This fall I finally learned how to how to take care of my succulents.
In six years of living in California, I’ve managed to keep quite a few succulents alive. Some of them even seemed to be happy at times.
But a couple months ago I took a hard look at the sad little collection on my porch and realized that something needed to happen, and fast. Since moving my plants (and myself) to Vallejo a little over a year ago, my plants had not exactly been thriving. And now they seemed to be actively starting to go kaput. I had tried moving them to spots with more sun, to spots with less sun, to spots with less wind. None of it was working.
The solution turned out to be quite simple: I was not watering them properly.
After my unsuccessful attempts to find magical porch locations that my plants would like, I finally took to the interweb to read up on succulent care.
A great website called Succulents & Sunshine offers a tutorial on the proper way to water your plants. Whereas many people (like me) assume that you should give your succulents little bits of water every day or two, the proper approach is to “flood” them every few days, giving them more water than you think is necessary, until it runs through the bottom of the pot.
The explanation for this fascinated me. This watering cycle imitates the extremes of a desert climate, where plants experience periodic heavy rains. They have adapted to grow thick, deep roots during these times of plenty, anticipating the dry weeks to come.
By contrast, the website said that if you give your succulents little trickles of water every day, they will instead grow shallow, weak roots, always expecting that there will be more water the next day.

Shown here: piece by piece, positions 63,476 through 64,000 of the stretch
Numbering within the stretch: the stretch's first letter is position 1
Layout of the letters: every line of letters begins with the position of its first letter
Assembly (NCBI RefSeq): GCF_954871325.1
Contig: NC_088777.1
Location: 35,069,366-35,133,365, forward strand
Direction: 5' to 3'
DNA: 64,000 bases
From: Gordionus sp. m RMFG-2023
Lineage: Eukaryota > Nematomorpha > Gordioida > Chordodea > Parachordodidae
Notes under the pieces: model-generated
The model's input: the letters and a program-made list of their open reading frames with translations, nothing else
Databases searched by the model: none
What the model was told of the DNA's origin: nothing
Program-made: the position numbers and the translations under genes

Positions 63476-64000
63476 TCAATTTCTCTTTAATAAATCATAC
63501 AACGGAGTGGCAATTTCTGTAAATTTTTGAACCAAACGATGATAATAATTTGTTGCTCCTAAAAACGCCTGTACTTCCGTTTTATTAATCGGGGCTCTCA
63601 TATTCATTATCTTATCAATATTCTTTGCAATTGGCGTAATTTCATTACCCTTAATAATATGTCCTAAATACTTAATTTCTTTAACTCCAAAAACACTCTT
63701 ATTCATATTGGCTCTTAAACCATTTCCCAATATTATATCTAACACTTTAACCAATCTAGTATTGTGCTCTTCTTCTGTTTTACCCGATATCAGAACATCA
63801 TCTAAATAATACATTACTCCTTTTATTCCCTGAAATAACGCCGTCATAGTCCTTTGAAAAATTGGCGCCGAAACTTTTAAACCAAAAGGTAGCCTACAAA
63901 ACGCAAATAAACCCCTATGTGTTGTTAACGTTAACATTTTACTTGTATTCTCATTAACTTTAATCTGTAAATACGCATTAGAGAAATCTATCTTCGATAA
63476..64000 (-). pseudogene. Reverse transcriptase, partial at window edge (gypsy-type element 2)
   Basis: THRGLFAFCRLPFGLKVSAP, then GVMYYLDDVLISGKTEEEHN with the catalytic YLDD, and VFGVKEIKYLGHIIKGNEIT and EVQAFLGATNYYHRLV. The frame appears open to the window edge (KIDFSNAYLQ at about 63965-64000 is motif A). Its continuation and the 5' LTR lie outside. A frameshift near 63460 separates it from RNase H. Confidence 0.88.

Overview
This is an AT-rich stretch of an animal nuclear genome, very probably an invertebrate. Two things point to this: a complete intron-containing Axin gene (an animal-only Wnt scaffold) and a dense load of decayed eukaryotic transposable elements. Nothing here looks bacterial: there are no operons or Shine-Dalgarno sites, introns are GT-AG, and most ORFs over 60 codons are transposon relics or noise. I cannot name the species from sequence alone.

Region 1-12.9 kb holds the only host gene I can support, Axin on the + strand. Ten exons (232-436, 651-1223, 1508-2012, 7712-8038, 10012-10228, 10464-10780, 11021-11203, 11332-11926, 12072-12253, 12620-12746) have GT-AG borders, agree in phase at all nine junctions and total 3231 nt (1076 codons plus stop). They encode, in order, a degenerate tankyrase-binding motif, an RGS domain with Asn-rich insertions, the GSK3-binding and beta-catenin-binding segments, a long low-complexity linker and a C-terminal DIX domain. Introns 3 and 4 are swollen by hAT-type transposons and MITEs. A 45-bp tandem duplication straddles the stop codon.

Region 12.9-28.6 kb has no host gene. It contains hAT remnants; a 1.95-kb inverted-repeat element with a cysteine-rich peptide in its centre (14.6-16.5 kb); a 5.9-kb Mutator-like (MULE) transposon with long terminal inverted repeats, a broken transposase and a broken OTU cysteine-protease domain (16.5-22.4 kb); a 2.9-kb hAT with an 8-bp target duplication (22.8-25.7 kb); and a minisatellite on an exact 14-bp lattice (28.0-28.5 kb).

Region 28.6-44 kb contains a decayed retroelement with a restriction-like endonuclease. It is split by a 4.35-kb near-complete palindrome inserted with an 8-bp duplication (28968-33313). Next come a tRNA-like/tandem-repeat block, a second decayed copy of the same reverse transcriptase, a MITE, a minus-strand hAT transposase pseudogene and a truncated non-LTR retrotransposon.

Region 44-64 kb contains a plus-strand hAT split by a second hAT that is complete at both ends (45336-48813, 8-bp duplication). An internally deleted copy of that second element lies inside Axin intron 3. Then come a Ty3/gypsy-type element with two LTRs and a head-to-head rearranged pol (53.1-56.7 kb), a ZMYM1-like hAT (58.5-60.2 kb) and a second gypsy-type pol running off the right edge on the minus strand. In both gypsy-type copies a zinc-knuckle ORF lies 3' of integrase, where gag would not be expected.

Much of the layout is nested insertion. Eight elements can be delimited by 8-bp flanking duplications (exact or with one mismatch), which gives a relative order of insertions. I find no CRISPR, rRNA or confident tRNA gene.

As soon as I started following this watering protocol, all of my succulents almost immediately made a turnaround. Within a week, they were green, vibrant, and growing again.
What I learned about how to water my plants can be applied to how people grow and thrive as well.
Sometimes it is difficult to believe – even for Chris and myself as we talk about Braid and train new mentors – that an hour a week can really make a difference. How can that possibly be enough to counteract everything else that might happen in the other 167 hours of the week, or what has already happened in a child’s lifetime?
But I think the hour a week mentors spend is like that “flood” I have been giving my plants. It is special because it doesn’t happen very day. And it helps your youth grow deeper, healthier roots between those visits.
As you know, the holidays are an especially difficult time for foster youth, and for anyone who is separated from family or who isn’t having the idyllic festivities portrayed in our culture. These next few weeks will also likely be a time of drought for our teams, as travel schedules and other commitments mean that you will naturally have time apart from your youth.
We know that in your infinite faithfulness you are finding ways to let your youth know that you care about them during your time apart. And I hope that you will trust that the hours you have spent with them this year have helped them become stronger, healthier, and more resilient, able to weather whatever this season brings.